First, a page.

2012 Atlantic Hurricane Season Birdseye Discussion #139

By: NCHurricane2009 , 3:22 AM GMT on October 22, 2012

...SUNDAY OCTOBER 21 2012...11:22 PM EDT...
Tropical disturbance Invest 99-L in the central Caribbean Sea has not gotten any better organized in the last 24 hours. However...tropical cyclone formation from this system is still likely. See the Invest 99-L special feature section below for details.

Disturbance Invest 90-L in the open Atlantic...associated with an upper vortex interacting with a tropical wave...has potential for subtropical or tropical cyclone formation in the next 24 hours. See Invest 90-L special feature section for additional details.


This chart is generated based on surface analysis from the National Hurricane Center TAFB at 1800Z, and the 1924Z-released HPC analysis.

In light blue is upper air analysis, with 200 mb wind barbs calculated by GOES satellite imagery showing the upper-level wind direction. Based on the 200 mb wind barbs, blue-dashed lines are locations of upper troughs, blue-zig-zag lines are locations of upper ridges. Blue Ls are locations of upper lows, blue Hs are locations of upper ridges.

In red is surface analysis, with solid lines indicating locations of surface fronts, dashed lines indicating locations of surface troughs, and zig-zag lines indicating surface ridge axes. Ls indicate surface lows, Hs indicate surface highs.


This chart is generated using GOES water vapor satellite imagery. Brown indicates dry air. White, blue, and purple indicates moist air. An increase in moisture indicates slower air parcel lapse rates with elevation and hence an increase toward instability.

Sea-surface temperatures are overlaid with light blue isotherms. The 26 deg C isotherm is highlighted in red. Waters at and south of the 26 deg C isotherm indicate low-level warmth and hence faster environmental lapse rates with elevation (more instability). Waters north of the 26 deg C isotherm indicate slower environmental lapse rates with elevation (less instability).

The disturbance continues to have a broad surface low consisting of a tropical wave entering the central Caribbean and a western Caribbean surface trough. In the upper-levels...the disturbance continues to be ventilated by the outflow of an east-west upper ridge. The focal point of this system continues to be the tropical wave...but the system has become less organized in the last day while the western Caribbean surface trough had flared up. Perhaps the surface trough had taken away from the focal point of the disturbance...but with the surface trough removed from TAFB maps by 1200Z...this system may proceed to re-organize and develop into a tropical cyclone.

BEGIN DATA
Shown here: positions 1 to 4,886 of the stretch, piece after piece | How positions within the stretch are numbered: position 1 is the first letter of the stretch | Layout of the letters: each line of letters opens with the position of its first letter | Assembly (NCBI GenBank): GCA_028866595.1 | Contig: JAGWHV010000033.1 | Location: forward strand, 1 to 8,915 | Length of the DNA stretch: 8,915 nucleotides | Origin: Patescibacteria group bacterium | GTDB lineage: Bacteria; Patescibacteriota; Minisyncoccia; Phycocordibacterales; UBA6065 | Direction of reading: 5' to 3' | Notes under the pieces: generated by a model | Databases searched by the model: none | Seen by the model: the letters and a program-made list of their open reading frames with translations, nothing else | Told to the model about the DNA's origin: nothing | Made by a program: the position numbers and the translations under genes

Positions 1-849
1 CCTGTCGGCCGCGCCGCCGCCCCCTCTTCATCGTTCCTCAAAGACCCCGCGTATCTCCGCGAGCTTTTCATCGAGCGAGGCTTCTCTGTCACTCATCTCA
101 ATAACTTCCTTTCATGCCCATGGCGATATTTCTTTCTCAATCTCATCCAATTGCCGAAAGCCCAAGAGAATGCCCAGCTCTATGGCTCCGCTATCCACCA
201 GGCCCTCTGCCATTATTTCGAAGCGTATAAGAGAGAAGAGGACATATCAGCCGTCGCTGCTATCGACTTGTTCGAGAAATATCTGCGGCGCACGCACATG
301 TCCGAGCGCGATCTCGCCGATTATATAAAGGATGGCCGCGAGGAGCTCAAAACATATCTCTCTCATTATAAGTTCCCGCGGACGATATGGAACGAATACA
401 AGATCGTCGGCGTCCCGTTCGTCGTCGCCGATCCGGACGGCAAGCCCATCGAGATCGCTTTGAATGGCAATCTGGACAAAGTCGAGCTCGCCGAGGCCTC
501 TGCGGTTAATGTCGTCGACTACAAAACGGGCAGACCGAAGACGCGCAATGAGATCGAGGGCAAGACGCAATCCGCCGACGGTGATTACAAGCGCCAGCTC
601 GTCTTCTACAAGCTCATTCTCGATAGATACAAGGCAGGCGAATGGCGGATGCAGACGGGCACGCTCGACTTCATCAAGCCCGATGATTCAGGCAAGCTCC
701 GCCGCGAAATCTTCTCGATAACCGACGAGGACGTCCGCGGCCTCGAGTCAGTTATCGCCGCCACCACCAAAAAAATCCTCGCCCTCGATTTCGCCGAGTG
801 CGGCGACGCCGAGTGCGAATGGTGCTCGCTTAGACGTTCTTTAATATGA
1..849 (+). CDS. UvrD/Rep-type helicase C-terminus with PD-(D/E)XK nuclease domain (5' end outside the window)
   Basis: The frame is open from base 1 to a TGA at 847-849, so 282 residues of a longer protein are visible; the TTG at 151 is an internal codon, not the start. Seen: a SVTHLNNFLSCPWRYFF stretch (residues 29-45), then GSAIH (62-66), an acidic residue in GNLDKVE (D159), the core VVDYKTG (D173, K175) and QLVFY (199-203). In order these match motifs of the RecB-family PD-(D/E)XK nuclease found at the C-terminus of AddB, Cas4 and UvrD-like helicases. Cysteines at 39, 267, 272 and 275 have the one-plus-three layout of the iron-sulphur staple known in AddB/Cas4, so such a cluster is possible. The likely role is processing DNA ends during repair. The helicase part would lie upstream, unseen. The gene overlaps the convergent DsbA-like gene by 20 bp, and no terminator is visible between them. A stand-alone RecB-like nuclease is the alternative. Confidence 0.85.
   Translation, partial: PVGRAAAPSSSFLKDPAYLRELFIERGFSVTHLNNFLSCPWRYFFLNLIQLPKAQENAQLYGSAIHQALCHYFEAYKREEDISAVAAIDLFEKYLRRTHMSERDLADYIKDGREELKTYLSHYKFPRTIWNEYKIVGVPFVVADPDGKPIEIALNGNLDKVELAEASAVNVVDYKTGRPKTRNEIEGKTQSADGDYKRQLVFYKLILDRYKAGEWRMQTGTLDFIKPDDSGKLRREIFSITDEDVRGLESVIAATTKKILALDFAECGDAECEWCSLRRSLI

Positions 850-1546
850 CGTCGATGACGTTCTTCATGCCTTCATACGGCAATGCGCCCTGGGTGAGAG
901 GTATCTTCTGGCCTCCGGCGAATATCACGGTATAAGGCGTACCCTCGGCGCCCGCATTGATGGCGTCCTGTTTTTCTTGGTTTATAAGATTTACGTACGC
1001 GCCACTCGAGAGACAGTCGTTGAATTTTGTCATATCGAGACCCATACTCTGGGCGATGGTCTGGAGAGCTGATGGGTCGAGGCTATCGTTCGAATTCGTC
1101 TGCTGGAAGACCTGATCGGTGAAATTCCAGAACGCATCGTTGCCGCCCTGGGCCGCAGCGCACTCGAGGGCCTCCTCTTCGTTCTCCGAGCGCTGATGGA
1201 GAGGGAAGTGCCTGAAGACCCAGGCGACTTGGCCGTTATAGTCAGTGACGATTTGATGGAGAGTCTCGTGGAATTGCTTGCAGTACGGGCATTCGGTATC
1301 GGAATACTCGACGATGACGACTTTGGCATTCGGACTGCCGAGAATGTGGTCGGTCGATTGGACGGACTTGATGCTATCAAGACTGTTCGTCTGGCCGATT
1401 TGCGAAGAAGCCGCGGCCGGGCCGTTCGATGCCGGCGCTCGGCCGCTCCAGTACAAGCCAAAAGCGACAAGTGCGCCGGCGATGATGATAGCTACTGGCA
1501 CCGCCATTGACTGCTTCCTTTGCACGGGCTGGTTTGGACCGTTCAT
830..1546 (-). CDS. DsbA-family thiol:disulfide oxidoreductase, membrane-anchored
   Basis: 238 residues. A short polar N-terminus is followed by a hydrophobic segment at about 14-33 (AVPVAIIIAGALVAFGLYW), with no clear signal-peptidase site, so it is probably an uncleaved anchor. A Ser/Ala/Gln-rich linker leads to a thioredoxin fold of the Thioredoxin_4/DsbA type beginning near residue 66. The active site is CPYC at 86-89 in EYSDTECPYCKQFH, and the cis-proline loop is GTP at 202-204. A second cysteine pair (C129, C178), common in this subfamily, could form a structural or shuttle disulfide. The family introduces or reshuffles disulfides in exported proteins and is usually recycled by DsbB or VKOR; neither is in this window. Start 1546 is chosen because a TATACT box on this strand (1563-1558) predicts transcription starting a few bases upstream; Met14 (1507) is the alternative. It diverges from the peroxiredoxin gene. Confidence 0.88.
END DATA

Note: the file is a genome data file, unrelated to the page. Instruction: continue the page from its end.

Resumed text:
Their continues to be two possible solutions as follows...

The eastern solution is for gradual tropical cyclone formation while the east US surface ridge in paragraph P2 builds to the north...and a cut-off upper trough from the paragraph P2 upper trough amplifies to the NW (thanks to equally amplifying paragraph P1 upper ridge). In such a scenario...tropical cyclone intensity is highly uncertain...as the tropical cyclone either suffers from SW vertical shear delivered by the cut-off upper trough...or thrives under the upper ridge...depending on exactly where the surface center consolidates. In such a solution...it appears the tropical cyclone would be vertically coupled enough to be steered by the cut-off upper trough such that the tropical cyclone first drifts NNE toward Jamaica...eastern Cuba...the eastern Bahamas...and western Hispaniola while the tropical cyclone is trapped by conflicting steering between the surface ridge and cut-off upper trough. Afterwards the surface ridge gets knocked out in between the paragraph P2 cyclone and paragraph P1 surface frontal system...sending the tropical cyclone ENE into the open Atlantic.

The more western solution is a track toward Jamaica...Cuba...the Cayman Islands...the western Bahamas...and southeastern Florida. Computer models show a stronger tropical cyclone when depicting this western solution. This solution would verify if the cut-off upper trough is less influential. A less influential cut-off upper trough means less NE steering and more NW steering from the surface ridge...and also means a stronger tropical cyclone less affected by vertical shear from the upper trough.